Banksy vs the Bristol Museum
Banksy is an artist that needs no introduction. If you do need that introduction, perhaps you should try google or wikipedia and if not knowing what those two sites are is the problem, perhaps continue reading on. A two-minute search will summon perhaps the largest photographic collection of his work that one could imagine. Street artist and Culture jammer, Banksy’s work now has to be the most readily available of its kind in the world, thanks to this exhibition. My mum even wants his prints.
The exhibition is Banksy’s ‘invasion’ of the Bristol Museum, an artistic pilgrimage to his creative upbringing. Here the public queues for two hours, desperate to clamber inside. The whole of Bristol has come out for the event, even the Oxfam bookshop is selling stickers and books trying to bleed off his success. Sorry delete that last sentence, I meant to say ‘trying to celebrate his success’. The museum has allowed Banksy to create an epic gallery of his work from the last ten years, filling rooms, altering existing exhibits and replacing statues with quirky replicas. The exhibition is a great stunt of advertising, allowing the artist to demonstrate his achievements to the masses whilst helping the museum to become less like a morgue without the interesting corpses kicking around.
Although the rooms dedicated to his work are clearly what require reviewing, it’s the rest of the museum that’s far more thought provoking. The upstairs of the museum remains largely untouched, save for a few carefully placed canvasses and alterations to existing pieces. One can wander the stuffed animals, the Japanese porcelain and the local artists rooms but the careful observer can find some hidden wit amongst the boredom. Some will be content with the wheel clamped gyspy caravan or the painterly renaissance images filled with flying saucers. Although some pieces display excellent attention to detail, they appear like ‘easy’ creations, perhaps akin to a schoolboy adding a moustache to a text book.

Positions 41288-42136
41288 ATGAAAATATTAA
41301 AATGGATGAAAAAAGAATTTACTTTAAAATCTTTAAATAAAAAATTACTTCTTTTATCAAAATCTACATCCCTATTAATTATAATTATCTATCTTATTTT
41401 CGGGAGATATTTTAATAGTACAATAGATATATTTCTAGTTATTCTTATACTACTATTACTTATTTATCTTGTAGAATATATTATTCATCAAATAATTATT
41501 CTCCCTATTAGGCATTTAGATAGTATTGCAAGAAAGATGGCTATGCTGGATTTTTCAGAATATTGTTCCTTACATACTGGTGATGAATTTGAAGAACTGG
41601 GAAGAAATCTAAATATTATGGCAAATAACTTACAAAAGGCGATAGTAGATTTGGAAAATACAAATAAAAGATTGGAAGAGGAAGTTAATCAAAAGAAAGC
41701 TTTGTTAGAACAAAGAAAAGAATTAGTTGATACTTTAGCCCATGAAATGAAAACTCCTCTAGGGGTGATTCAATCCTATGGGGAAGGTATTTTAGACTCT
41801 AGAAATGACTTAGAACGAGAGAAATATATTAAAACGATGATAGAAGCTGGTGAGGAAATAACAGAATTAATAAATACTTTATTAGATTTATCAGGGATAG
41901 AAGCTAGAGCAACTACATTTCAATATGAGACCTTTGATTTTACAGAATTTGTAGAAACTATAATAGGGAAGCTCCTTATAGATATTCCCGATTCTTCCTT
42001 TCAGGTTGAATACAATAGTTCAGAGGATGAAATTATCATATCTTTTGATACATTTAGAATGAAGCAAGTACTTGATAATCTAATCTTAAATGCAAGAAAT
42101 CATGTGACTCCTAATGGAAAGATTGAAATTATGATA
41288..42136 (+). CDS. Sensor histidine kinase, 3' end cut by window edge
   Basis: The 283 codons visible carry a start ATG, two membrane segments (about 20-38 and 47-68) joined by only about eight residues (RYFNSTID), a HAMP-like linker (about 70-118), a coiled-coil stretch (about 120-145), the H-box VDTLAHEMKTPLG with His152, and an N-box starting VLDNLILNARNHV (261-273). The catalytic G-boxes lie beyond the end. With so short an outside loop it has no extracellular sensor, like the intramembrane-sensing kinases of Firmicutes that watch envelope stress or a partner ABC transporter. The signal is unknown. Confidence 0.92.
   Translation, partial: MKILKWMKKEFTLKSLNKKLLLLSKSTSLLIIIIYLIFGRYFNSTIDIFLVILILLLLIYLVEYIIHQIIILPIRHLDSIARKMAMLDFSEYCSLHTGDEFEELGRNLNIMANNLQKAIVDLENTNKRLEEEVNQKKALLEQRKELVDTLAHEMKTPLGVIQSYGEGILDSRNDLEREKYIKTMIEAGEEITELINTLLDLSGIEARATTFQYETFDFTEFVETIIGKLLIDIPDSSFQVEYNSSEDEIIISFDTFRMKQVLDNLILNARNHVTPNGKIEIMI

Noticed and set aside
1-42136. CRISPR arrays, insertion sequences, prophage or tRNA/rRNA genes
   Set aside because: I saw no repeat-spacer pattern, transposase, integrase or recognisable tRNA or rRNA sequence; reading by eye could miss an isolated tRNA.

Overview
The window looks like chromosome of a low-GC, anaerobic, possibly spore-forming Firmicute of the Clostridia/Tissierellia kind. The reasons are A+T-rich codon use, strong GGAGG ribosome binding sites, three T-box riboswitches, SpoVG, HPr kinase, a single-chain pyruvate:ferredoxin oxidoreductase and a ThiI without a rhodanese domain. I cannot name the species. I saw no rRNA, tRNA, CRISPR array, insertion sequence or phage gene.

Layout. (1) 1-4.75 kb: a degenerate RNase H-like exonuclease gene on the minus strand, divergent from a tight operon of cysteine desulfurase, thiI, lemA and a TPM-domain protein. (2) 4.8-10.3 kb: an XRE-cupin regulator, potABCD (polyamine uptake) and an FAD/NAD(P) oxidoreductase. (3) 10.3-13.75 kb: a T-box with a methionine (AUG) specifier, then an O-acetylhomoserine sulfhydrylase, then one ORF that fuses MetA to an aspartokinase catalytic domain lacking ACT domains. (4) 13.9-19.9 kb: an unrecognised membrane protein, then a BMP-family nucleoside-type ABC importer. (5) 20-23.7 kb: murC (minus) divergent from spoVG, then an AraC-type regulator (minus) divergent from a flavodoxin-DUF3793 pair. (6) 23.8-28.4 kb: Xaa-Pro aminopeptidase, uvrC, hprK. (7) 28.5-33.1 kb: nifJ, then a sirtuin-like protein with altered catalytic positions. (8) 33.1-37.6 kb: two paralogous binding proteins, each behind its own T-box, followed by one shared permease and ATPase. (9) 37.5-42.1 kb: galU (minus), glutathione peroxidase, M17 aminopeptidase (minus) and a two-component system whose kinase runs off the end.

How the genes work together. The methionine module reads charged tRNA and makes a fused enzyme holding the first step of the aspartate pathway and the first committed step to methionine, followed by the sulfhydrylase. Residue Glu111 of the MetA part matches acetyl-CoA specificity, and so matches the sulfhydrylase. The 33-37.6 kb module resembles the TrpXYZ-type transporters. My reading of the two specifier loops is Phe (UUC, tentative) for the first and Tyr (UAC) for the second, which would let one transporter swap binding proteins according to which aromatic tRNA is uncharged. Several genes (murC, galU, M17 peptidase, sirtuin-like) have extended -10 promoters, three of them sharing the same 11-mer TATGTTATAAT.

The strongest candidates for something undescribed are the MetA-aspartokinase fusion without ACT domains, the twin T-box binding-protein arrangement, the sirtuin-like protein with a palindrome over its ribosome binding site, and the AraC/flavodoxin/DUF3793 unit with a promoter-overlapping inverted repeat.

Occasionally one sees the true genius. The dildo amongst the stalactites, the pokemon cards with the Japanese paraphernalia or the price tag on the Egyptian sarcophagus. These gems aren’t the pieces that everyone photographs nor are they noticed as art. I felt cheered to have discovered them amongst the tat just as I would have at school with the textbooks, and that’s what makes them special. Perhaps these pieces aren’t clever or intelligent, but instead they take an intelligent search to find them. But what else do these hidden pieces mean? They show the joyful Banksy, the one who tries to encourage the public to look further, and to experience the world around us. They appear odd in places, almost indistinguishable from the previous exhibits. They draw the ludicrous from realty and help push it further. Personally I have no idea what the museum was like before the exhibition and in that respect, they certainly have got people through their cobwebbed doors, but it also helped me to actually look at the exhibits, hoping to find something special. Yet the best pieces are often those not attached to the Banksy exhibition, the ones tht Banksys additions hide between; monkey’s anus pointed at us, or the children’s images of Dragons in the Japanese section.